It’s not just languages that are endangered: many alphabets around the world are also at risk
by Pisana Ferrari – cApStAn Ambassador to the Global Village
In August 2018, UNESCO proudly announced that 2019 would be its “Year of Indigenous Languages”. Unveiling a website devoted to the project, the organisation warned of the need to “preserve, revitalise and promote indigenous languages around the world”. But while many in past years have focused on the spoken word, how different cultures write is often ignored, says the author of a recent article in BBC Future. This might have something to do with the “artificiality” of alphabets, he adds. Language is innate to all humans but scripts have to be invented and actively learned. This has happened rarely. Even by the middle of the 19th Century, only 10% of adults knew how to write, and there are only about 140 scripts in use today.
The founder of the Endangered Alphabets Project, Tim Brookes, quoted in the article, says maybe writing can feel “less vital to humanity than speaking”. “Linguistics emerged with a very strong brief that said writing is an accidental byproduct of language, and the study of spoken language is really what linguistics is about.” Brookes also heads up the Atlas of Endangered Alphabets, an interactive database of endangered scripts. Sheena Shah, a linguist and specialist in endangered languages at London’s SOAS agrees that “endangered alphabets and scripts just haven’t been brought to people’s attention in the same way as languages.”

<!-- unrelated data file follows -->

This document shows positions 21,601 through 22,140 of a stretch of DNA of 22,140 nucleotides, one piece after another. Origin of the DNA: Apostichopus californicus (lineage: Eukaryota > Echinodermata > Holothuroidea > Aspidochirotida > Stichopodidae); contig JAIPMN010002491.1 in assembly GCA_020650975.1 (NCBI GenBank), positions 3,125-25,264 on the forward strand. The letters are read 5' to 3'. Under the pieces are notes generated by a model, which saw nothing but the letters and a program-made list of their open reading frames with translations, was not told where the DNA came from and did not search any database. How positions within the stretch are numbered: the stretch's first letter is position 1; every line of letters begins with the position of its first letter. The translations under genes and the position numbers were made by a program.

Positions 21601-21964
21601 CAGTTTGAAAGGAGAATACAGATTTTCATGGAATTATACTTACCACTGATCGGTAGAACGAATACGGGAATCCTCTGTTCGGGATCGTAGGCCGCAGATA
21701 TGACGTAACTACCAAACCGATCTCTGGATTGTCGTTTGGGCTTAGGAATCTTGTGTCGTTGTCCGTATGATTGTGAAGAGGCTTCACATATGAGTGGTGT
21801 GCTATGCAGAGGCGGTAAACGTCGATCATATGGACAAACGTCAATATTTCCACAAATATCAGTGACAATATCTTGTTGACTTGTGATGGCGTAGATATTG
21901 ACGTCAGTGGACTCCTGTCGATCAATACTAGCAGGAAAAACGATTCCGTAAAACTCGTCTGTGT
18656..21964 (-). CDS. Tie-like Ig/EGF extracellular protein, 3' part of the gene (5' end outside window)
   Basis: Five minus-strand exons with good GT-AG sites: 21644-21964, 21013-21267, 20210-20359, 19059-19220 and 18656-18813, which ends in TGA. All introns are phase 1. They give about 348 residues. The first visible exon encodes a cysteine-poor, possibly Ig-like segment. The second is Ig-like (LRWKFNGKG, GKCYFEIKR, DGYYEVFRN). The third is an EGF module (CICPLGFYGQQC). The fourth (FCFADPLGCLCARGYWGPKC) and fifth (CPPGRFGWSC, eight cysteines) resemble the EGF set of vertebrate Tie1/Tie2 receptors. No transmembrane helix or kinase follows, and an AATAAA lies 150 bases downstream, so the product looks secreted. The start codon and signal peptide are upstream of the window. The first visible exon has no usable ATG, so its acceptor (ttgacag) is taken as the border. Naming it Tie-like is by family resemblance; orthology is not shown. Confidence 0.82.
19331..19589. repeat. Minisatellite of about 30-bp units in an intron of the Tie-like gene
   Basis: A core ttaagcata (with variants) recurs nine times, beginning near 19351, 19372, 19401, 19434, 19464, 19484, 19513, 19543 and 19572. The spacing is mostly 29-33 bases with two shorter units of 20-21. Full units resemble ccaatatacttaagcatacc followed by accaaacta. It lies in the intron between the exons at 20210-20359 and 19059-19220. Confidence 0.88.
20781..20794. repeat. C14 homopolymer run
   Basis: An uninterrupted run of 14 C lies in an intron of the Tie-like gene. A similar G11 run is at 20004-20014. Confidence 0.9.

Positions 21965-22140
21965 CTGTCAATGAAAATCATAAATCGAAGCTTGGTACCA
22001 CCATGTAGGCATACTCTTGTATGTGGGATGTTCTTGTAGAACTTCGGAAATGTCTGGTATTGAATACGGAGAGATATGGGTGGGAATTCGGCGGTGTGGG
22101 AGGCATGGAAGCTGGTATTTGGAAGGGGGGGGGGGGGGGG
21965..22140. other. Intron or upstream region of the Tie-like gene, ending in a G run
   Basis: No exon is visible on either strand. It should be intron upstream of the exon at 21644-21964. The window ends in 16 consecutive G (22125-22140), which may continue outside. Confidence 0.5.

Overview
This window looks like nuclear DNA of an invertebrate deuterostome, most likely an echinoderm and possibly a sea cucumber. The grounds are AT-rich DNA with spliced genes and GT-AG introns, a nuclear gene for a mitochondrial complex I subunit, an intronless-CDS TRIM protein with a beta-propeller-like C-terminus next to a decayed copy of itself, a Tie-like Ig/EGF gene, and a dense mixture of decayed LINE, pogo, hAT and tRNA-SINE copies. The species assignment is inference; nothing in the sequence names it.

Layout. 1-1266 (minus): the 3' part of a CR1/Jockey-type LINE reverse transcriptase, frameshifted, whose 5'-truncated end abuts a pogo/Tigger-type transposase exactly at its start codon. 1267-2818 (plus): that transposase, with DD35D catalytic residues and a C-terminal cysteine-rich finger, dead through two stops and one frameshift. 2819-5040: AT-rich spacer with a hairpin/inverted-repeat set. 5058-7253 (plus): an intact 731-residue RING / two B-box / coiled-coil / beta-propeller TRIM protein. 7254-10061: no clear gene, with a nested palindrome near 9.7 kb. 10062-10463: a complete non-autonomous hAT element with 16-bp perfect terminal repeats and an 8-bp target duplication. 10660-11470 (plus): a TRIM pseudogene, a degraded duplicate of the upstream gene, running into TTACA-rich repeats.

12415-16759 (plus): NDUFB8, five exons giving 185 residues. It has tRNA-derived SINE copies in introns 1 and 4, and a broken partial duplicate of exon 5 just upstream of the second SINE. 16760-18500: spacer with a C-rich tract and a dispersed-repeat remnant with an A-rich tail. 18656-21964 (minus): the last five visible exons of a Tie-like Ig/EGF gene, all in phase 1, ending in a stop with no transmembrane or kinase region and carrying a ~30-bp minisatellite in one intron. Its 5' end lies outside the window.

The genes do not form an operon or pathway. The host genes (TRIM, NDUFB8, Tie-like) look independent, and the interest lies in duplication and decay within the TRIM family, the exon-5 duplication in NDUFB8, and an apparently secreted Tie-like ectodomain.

Alphabets may say more about a culture than mere language, writes the author, starting with the characters themselves. The harsh downward scratches of a script like Runic bring to life Dark Age Scandinavia: each character was painstakingly carved into rock. Intricate scripts like Chinese could only flourish after the invention of paper. Because they live in the thick forests of the Philippines, users of Hanunuo traditionally inscribed messages into bows of bamboo. An alphabet “can tug readers into the world that created it”. Three delightful examples from a very interesting article, well worth the read (see link below).
“The alphabets at risk of extinction”, Andrea Valentino, BBC Future, January 21, 2020
Andrea Valentino is a freelance journalist based in New York who writes for a range of publications including the Telegraph, the Independent, and the BBC. Much of his work is focused on language and how it interacts with culture and identity.
Photo: Shutterstock (Priest in Ethiopian Orthodox church showing Coptic religious book, Lake Tana, Ethiopia)